While some people would say: "We have too many automotive awards out there." I said: "Why can't I do one?"
TweetIt sounds like a myth, but it is true: I was brought home from the hospital in my mother's 1955 Oldsmobile Ninety-Eight Starfire convertible. A fact that would otherwise be trivial is an indicator of what my future would hold. Let alone a point of historical reference that denotes a heritage of car ownership. Perhaps …
The subject of track days came about during a discussion on advanced driver education programs. There has been a push to create driver education programs for teenagers by teaching them advanced, but necessary skills. Car control is a huge piece of the puzzle, as teenagers need to understand how their vehicle can react when presented with a dangerous situation. It used to be called "defensive driving," but teaching these skills on controlled environments raises this concept to new levels.
There was a time when the future of the automobile was exhibited to the public as a "concept." A concept vehicle was truly a vision of the future for which a few components would be present in new models within a few years later. Others were just straight out of science fiction with none of the concept's ideas brought to market at all.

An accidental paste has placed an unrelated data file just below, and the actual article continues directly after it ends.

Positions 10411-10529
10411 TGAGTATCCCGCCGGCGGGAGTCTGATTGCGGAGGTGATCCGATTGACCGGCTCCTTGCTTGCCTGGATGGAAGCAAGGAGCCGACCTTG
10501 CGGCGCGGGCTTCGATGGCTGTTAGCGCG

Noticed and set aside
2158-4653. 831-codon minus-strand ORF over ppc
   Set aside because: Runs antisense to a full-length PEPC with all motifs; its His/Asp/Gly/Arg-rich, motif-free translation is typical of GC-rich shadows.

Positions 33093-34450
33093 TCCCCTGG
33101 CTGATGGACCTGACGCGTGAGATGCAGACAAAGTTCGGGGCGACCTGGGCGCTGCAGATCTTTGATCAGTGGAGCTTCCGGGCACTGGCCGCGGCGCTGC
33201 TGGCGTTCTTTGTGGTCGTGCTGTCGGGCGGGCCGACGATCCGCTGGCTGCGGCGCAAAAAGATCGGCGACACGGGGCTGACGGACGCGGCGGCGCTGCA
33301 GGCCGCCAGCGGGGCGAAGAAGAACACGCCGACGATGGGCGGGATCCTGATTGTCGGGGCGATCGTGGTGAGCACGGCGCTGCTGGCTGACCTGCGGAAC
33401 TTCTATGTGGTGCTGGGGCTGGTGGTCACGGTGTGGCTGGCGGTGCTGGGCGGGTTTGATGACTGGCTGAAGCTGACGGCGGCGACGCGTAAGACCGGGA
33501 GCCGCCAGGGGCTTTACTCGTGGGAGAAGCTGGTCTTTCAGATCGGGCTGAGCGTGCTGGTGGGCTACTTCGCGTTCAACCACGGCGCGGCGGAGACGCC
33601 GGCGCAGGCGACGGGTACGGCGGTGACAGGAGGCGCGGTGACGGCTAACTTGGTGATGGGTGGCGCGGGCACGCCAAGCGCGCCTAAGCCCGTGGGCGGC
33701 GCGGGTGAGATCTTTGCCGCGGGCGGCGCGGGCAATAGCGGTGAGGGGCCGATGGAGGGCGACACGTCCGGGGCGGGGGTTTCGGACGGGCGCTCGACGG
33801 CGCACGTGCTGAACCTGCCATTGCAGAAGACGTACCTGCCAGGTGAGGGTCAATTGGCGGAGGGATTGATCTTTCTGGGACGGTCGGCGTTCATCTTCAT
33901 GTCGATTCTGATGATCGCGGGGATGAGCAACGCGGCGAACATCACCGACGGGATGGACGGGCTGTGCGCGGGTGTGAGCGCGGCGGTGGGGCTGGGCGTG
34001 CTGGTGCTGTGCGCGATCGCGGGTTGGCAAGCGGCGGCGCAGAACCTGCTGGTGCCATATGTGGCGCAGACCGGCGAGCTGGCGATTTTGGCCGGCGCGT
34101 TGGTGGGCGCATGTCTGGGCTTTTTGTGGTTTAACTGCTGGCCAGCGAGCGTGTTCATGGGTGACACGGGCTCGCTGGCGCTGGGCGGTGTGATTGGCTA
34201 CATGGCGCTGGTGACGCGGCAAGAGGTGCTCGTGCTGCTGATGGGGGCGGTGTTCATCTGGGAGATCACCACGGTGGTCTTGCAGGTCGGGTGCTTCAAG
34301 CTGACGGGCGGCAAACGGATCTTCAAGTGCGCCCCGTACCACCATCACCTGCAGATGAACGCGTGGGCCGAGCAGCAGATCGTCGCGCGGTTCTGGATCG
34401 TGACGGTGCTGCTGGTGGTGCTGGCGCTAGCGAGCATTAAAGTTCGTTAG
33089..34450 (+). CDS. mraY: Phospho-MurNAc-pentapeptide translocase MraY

Think about the idea of intention and purpose. A designer, an engineer, and an executive – oh, yes, let’s not forget the folks in accounting – are all involved in the process of creating a vehicle. Once everyone signs off on it, they have to campaign for its success. Even the marketing folks have to be on board with selling it to everyone – dealerships, the communications folks, and, ultimately, the consumer.
Once upon a time, General Motors dropped off a few Buicks across the Pacific in China. They loved them – a lot. Then, came the Japanese invading Manchuria, World War II, the push back of the Japanese invaders, and the rise of communism and Mao Zedong. Mao dies, China finds a way to have communism with capitalism, and Buick returns to become the biggest nameplate in the land.